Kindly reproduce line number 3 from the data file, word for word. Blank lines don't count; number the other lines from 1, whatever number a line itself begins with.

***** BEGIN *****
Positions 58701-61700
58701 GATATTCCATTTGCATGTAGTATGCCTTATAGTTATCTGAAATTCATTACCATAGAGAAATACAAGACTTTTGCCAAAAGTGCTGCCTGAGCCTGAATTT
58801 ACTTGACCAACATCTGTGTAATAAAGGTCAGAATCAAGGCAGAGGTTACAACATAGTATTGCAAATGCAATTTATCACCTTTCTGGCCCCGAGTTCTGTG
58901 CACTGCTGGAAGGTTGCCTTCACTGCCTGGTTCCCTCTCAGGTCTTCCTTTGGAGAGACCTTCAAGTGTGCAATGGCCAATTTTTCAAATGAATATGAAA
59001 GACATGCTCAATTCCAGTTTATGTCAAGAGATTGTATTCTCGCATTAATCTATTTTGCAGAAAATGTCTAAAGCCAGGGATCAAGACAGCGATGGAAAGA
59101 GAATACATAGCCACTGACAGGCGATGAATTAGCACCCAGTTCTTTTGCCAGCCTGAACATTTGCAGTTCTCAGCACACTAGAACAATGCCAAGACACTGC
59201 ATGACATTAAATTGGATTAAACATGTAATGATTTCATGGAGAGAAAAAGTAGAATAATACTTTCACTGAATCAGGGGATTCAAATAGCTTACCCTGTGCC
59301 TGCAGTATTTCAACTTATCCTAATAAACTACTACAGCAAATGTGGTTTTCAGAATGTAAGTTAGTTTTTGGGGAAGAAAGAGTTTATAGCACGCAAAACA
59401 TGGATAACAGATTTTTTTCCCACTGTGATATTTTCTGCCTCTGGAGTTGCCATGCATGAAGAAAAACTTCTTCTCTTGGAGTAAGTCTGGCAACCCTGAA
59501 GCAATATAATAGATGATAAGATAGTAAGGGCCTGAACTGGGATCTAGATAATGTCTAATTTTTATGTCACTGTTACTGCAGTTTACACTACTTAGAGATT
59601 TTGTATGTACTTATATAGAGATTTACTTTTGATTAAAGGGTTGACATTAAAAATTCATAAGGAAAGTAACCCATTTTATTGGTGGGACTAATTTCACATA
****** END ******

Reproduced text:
58801 ACTTGACCAACATCTGTGTAATAAAGGTCAGAATCAAGGCAGAGGTTACAACATAGTATTGCAAATGCAATTTATCACCTTTCTGGCCCCGAGTTCTGTG